Pine beetles changing water supply, too
October 3, 2010
CASPER, Wyo. – Mountain pine beetles are a well-known danger to Rocky Mountain forests. New research shows the pests are making changes to the water supply and soil, too.
The University of Wyoming is looking to establish the impact of the pine beetles epidemic on mountain snowpack.
Brent Ewers, an associate professor of botany, is researching the effect of beetle kills in Medicine Bow National Forest.
He tells the Casper Star-Tribune that as the beetles kill pine trees and the trees lose their needles, snowpack rises. But once the trees fall, he says, snowpack lessens because of wind and lack of shade.
“You get a little enhancement at first, when they’re dying, and then lose a lot more after,” Ewers said.
When the trees are dead, they will also stop bringing water into their systems. That leads to more moisture in the soil and then, initially, more in streams.
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High-flowing streams cause erosion, worsened because trees and needles no longer exist to break the flow of water.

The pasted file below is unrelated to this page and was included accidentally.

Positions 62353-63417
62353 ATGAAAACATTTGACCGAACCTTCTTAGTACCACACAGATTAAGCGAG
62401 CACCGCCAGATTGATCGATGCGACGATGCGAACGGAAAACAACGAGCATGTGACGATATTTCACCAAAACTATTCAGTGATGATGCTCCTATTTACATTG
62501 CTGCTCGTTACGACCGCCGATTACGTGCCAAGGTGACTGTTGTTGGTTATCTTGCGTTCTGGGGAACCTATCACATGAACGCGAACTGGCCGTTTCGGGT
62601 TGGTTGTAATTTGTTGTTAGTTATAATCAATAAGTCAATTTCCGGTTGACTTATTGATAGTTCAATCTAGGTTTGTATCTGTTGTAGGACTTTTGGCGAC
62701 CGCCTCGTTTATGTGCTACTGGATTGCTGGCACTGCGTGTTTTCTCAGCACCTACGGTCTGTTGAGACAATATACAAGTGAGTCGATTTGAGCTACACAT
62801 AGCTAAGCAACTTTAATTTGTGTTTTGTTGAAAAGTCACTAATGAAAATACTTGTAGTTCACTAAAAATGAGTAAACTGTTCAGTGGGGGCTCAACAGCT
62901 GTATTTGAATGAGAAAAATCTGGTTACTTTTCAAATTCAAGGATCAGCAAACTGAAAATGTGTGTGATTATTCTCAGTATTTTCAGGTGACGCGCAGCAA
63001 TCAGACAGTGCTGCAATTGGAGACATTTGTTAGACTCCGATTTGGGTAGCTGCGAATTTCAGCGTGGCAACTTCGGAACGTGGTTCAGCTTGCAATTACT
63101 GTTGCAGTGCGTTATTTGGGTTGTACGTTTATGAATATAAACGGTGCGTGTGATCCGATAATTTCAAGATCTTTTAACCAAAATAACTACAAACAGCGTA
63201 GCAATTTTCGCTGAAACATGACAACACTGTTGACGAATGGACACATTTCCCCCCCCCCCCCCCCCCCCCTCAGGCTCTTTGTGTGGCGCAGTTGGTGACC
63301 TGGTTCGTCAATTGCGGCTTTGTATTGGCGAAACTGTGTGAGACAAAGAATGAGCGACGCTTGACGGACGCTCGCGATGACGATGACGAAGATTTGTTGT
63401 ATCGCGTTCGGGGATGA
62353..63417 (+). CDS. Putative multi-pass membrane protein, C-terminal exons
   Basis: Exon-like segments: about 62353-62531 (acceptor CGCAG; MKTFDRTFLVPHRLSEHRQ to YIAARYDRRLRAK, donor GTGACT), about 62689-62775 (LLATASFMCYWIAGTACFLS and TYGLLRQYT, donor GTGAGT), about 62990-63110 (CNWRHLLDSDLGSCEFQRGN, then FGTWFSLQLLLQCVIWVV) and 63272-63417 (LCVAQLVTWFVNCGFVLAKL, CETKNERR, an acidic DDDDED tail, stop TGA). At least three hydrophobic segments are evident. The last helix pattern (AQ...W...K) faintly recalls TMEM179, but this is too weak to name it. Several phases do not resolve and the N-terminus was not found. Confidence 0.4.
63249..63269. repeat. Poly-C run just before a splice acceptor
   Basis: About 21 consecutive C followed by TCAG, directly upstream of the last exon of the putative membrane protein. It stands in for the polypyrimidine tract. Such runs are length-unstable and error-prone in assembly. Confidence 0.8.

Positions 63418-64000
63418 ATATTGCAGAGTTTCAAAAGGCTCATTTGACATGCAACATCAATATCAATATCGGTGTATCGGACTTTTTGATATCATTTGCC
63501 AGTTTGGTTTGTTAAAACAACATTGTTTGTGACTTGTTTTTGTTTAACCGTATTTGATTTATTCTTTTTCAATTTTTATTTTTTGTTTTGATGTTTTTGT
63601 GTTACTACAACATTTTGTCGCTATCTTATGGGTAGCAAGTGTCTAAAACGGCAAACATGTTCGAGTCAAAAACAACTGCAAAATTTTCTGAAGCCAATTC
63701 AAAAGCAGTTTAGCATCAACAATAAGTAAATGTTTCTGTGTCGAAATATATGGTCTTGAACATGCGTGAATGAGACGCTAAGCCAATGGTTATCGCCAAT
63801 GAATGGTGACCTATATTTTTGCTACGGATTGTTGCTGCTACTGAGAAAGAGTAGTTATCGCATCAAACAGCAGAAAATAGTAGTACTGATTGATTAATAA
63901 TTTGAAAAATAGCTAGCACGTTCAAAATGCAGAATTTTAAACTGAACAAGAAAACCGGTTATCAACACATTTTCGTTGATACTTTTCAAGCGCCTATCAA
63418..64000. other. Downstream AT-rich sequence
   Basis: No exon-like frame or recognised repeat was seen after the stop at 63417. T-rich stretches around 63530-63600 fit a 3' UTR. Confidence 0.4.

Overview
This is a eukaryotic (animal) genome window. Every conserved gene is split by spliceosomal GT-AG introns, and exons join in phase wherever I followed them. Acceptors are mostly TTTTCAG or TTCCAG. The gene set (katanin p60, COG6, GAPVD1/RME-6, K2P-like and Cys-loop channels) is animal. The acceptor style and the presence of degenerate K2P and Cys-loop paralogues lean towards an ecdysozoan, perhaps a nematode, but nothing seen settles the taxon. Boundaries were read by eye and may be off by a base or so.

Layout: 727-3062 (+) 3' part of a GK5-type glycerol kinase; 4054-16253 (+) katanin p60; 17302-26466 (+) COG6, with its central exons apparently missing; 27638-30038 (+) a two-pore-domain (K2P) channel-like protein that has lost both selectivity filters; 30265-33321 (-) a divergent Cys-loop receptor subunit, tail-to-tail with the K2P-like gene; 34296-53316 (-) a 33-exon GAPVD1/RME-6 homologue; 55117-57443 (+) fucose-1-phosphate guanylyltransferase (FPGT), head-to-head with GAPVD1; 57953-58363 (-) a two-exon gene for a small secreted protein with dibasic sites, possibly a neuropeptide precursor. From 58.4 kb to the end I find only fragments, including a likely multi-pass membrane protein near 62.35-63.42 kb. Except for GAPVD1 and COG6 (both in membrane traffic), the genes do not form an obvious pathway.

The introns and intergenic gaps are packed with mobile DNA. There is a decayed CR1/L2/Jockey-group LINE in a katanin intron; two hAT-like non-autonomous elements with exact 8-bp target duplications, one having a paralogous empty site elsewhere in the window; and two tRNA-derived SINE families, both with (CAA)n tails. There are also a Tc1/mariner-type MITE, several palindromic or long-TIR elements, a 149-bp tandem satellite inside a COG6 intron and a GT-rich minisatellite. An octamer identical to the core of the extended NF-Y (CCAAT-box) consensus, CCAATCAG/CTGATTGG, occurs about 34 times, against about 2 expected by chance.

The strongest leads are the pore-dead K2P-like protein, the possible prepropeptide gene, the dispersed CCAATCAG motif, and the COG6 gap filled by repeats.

Ewers has also found that nitrogen rates in the soil go up when trees die because trees absorb nitrogen. Again, he pointed out the difference between the short-term and long-term effects of beetle kills.
“If all you care about is increased water in reservoirs, we will probably see more from the outbreak, but it won’t be as high quality because of erosion and nitrogen and won’t last forever,” Ewers told the newspaper.
UW researchers are also looking at how the tree kills affect carbon levels in the soil.
Elise Pendall, an associate professor of ecosystem ecology, is studying the possible emissions of carbon from dying trees.
She says her research shows that carbon emissions are staying roughly the same within the first two years of the attack.
Some scientists worried there would be a pulse of carbon from wood and roots decomposing. But Pendall’s research may show that as roots die, carbon emissions from the soil decrease. This means it’s possible that while there is decomposition, the carbon output is offset by the decrease of emissions from the soil.
Pendall pointed out that lodgepole pines are also not the only form of vegetation on a mountainside. And less competition can mean the surviving lodgepole pines as well as other trees grow better and faster.
Just as a commercial forester would thin trees, the outbreak can cause other trees to grow more quickly, she said.
Dan Tinker, a UW associate professor in botany, said the mountainsides aren’t going to become wastelands. Each stand of trees he’s sampled in the Medicine Bow National Forest has some amount of regeneration.
“I think the big finding is going to be that there are still going to be quite a few trees left,” he said.